If your binge high is over after watching The Bride of Habaek and now you are chasing that feeling, check out this list of shows.
When Frasier premiered in the fall of 1993 it had massive shoes to fill. That's probably an understatement. Its parent show, Cheers, was a critical and commercial monster in a way that can only happen when there are only three shows for two hundred million people to choose from. It was nominated for almost two hundred Emmys over the course of its eleven-year run, and its series finale aired to 90 million people (40% of the country’s then population) three months before Frasier’s start. So yeah, expectations were pretty high, and Frasier ended up pretty much meeting them all. While never as popular as Cheers (nothing has been as popular as Cheers since Cheers), it was nevertheless a solid commercial hit that carved out its own identity and won more Emmys than its parent show over the course of its own eleven-year run. A lot of that success was rooted in Frasier’s ability as its own, independent show with its own characters and rhythms instead of being Cheers 2.0. Continue Reading →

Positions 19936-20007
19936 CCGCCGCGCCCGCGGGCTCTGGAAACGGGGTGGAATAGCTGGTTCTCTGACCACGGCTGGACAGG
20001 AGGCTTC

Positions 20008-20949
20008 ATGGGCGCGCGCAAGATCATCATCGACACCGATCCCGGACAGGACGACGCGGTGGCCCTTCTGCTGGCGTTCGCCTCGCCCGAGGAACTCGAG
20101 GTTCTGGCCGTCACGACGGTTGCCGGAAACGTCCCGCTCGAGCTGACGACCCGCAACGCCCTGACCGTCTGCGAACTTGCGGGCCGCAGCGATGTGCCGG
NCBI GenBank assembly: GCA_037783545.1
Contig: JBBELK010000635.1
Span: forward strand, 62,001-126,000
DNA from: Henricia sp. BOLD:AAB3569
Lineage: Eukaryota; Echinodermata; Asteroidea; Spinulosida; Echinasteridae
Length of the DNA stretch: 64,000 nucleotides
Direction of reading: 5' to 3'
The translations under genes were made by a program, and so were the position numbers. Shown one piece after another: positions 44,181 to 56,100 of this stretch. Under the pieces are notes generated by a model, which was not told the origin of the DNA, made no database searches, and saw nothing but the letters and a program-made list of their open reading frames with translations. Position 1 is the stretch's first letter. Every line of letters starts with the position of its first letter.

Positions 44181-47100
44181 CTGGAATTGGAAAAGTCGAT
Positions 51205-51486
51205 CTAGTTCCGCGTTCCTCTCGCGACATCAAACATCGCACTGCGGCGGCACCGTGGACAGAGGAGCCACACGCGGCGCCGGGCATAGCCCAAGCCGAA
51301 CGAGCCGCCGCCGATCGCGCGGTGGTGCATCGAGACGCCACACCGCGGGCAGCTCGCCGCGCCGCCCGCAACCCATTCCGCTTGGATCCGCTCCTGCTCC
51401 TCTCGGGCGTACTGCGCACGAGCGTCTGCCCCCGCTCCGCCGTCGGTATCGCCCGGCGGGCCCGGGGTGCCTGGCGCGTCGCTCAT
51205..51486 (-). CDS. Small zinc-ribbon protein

One of the common complaints about Marvel’s attempts at multiverse storytelling is that it renders everything meaningless. If there is another Ikaris of the Eternals out there—or a possibly infinite number of them—why should one care if the one in front of us dies? Generally, this writer finds the argument unconvincing. If I told you there were infinite versions of your friend out there in the multiverse you might someday meet, you’d still care quite a bit to see your version die in front of you. Continue Reading →
The Shrink Next Door
If I were to tell you that Will Ferrell and Paul Rudd were starring in a comedic miniseries about a hapless, neurotic man whose entire life is taken over by his overbearing psychiatrist, you’d be forgiven for assuming that (a) Ferrell plays the psychiatrist and Rudd his patient, and (b) it’d be a pretty funny movie. In fact, the opposite is true: Rudd, in a rare villainous role, is the doctor, and the series, Apple TV+’s The Shrink Next Door, isn’t particularly funny. Oh, there are some amusing moments, but they’re more likely to elicit laughs of the uncomfortable kind, as the viewer is torn between sympathizing with its protagonist and wanting desperately to shake some sense into him Continue Reading →